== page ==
Bible Study Magazine is a great way to learn, grow, and get into the Word. If you want to fill your spring with spiritual wisdom, look no further. Subscribe today for just $19.95—that’s over 30% off the cover price!

One Week Left: Get up to 75% Off Logos March Madness Titles!

March Madness Last WeekYou only have one week left to save during Logos March Madness! Don’t wait—this year’s sale ends Wednesday, April 16.

Now’s the time to build your library at the best price: you can get up to 75% off select works by all 64 authors. See all the deals now.

This year’s top two authors: Carson and Lloyd-Jones

D.A. Carson was crowned this year’s champion, and for just one more week, some of his most popular works are discounted by 75%! You can save on Pillar New Testament Commentary: The Gospel according to John, Exegetical Fallacies, The Gagging of God: Christianity Confronts Pluralism, and more. See all of Carson’s works on sale.

This year’s runner-up, Martyn Lloyd-Jones, is one of our best-selling authors, and for the next week, select titles by Lloyd-Jones are a full 60% off! For less than $10, you can pick up Courageous Christianity, Glorious Christianity, Authentic Christianity, and other top works. See all of Lloyd-Jones’ works on sale.

Get up to 50% off titles by 62 more authors!

Until Wednesday, April 16, you can get special savings on select works from every other Logos March Madness author:

Don’t wait—these deals end next week

Don’t wait to get the titles you want. These deals disappear next Wednesday—pick up your favorites right now!

How Do You Use Logos: Jeffrey Kranz

Overview BibleWe’re kicking off a new series about the many interesting ways people are using Logos 5. If Logos is an important part of what you do and create, we’d love to hear about it!

OverviewBible.com

In this first installment, we’re talking with Jeffrey Kranz, a former Logos employee whose Overview Bible Project is a labor of love for opening Scripture to those who may not be overly familiar with it.  I got together with Jeffrey and asked how Logos 5 is helping him in his efforts.

Tell us a little bit about OverviewBible.com. Where did the idea come from?

I started OverviewBible.com to help more people get the gist of every book of the Bible. I also post Bible study tips, infographics, and the like. The idea came after I noticed four things:

  1. When pastors preach through a book of the Bible, it takes a while. Congregants can forget what the book is all about because the focus is on smaller passages. I figured there had to be a way to get each book’s overall theme stuck in people’s heads.
  2. Bible dictionaries and handbooks give plenty of information on the individual books of the Bible, but I wanted to make something that gave people the big idea in three minutes or less.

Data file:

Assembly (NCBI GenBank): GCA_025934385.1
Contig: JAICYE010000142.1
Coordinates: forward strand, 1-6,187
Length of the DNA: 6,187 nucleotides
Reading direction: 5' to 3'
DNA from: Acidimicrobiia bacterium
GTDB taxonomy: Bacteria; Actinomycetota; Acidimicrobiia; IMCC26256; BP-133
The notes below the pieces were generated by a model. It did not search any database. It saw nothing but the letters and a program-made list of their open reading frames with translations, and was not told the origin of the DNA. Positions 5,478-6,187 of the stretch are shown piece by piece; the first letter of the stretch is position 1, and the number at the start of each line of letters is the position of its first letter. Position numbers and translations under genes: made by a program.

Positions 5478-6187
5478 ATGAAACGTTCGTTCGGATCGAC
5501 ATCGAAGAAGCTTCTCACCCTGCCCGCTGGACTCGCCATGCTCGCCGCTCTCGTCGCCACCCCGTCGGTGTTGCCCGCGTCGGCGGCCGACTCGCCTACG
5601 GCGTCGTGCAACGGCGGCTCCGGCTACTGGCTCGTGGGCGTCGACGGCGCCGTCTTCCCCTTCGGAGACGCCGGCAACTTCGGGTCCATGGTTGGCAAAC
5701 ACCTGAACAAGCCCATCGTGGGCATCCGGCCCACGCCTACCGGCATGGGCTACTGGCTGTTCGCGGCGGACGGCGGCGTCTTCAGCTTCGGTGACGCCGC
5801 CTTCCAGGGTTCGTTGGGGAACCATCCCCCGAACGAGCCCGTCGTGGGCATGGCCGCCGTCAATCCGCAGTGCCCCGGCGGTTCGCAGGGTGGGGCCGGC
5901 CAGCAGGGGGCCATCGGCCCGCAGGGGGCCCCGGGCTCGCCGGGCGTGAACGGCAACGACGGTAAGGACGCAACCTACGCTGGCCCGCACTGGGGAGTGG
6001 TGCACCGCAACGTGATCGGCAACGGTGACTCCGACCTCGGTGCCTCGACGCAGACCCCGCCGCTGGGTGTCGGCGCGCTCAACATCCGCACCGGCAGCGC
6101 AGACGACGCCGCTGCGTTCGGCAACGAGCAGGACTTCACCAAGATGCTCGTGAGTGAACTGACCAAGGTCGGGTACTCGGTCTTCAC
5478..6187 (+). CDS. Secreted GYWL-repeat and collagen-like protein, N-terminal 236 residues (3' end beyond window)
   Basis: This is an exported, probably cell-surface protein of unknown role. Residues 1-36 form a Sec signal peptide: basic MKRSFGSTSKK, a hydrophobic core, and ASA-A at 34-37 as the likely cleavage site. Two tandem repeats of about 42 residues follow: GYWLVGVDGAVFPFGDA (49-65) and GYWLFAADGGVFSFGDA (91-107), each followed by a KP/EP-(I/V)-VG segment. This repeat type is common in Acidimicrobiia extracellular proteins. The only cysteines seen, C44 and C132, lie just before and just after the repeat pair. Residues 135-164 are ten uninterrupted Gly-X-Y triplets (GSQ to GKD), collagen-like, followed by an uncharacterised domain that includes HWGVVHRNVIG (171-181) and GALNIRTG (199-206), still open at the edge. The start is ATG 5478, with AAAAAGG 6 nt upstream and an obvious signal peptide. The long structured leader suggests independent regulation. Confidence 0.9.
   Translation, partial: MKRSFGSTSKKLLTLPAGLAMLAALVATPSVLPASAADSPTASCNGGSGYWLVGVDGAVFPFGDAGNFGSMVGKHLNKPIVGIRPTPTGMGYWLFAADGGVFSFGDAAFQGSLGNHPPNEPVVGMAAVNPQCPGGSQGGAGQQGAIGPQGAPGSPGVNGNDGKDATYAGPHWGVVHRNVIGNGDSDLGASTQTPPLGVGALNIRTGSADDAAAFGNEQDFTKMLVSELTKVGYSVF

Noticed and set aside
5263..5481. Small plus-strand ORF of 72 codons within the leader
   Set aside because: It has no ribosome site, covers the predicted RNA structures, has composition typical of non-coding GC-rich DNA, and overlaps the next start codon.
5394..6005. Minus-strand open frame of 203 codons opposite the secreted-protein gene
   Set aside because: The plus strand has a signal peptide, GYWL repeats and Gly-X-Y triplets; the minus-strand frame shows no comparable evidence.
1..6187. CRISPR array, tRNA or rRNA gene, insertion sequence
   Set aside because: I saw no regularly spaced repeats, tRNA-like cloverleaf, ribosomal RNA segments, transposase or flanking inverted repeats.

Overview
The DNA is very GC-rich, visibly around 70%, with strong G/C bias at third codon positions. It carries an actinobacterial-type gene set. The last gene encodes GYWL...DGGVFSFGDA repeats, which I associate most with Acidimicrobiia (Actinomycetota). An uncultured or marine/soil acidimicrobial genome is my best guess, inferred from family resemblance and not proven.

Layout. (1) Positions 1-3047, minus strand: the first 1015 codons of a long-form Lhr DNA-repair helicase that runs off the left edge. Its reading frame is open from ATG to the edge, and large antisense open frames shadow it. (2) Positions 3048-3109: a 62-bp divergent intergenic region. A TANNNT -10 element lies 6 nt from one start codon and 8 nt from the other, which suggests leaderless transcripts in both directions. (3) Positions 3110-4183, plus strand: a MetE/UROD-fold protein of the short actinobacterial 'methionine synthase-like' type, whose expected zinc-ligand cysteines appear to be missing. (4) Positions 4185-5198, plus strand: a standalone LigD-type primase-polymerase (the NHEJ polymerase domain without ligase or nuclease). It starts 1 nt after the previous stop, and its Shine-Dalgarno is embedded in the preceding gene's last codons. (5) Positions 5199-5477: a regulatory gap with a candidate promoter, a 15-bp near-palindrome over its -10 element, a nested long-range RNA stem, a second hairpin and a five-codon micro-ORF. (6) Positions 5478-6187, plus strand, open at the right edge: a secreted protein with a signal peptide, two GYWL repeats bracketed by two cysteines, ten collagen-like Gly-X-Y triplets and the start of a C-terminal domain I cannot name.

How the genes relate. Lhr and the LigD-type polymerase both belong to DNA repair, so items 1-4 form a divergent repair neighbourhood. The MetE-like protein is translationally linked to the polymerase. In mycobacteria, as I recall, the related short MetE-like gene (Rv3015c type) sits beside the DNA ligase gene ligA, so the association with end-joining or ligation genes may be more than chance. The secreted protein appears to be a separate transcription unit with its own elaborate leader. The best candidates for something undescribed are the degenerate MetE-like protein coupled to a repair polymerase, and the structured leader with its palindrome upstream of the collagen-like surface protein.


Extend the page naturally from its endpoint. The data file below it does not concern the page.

3. From time to time, friends would stop me in conversation and ask, “Wait—what’s that book of the Bible about again?” I figured they weren’t the only ones wondering what Habakkuk is about.
  4. We all know the Bible is important, and most of us wish we knew it better. I want to show off how interesting the individual books are so that others get curious enough to explore the Word for themselves.

How long have you been a Logos user?

Technically, I played with it on my parents’ computer a few times back in the Libronix days. I wised up and got my own Logos account in 2011, but really got hooked when Logos 5 came out in 2012. The more familiar I got with Logos, the more time I wanted to spend in it. Now I use the desktop and mobile apps nearly every day.

How do you use Logos 5 with OverviewBible.com?

How could I not use Logos 5 with OverviewBible.com? I do almost all my research in the software. When I was writing overviews on every book of the Bible, I had a method:

  • I’d read the book of the Bible in one sitting with Logos’ Bible app for iPad. I’d split the screen so I could read the Bible on the left and take notes on the right.
  • Because those notes are synced across my apps, I would open them in Logos 5 on my PC later. Then I’d dig into the original languages, consult commentaries and Bible dictionaries, and run lots and lots of morph searches.
  • Finally, I’d write my overview in WordPress. (By the way, OverviewBible.com is set up with Reftagger, so readers can just hover over a Scripture reference to see what that verse says.)

I’ve written text overviews of every book of the Bible, but 2014 has an even bigger project in store: infographics on every book. I’m doing the groundwork in Logos 5 now.

In short, there’s no way I’d take on this kind of project without Logos. It gives me a level of insight that otherwise I just wouldn’t have. A word of warning, though: if you’re a curious person, you can easily spend all day in Logos—it’s life-changing and addictive.

Which Logos 5 feature do you use most?

I think the morph search is the biggest time saver. I really enjoy being able to right-click any Greek or Hebrew word and generate a report on every place the Bible (or a specific set of passages) uses that word. Graphing out the results is fun, too. For example, I used this tool to find “the bossiest book of the Bible.”

Any books you’d particularly recommend?

I really enjoy Zodhiates’ original-language dictionaries for looking up Greek and Hebrew words. I also enjoy Bible dictionaries: I read Anchor Yale, the Baker Encyclopedia of the Bible, and your own Lexham Bible Dictionary when I’m studying . . . and in my spare time.

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Logos 5 will revolutionize your study

If you’re not using Logos 5  yet, you won’t believe the deep study you’re missing. Check it out now, and see which base package is right for you!

Are you using Logos for a special project or labor of love? Head to the forums and tell us all about it. We just might feature it here!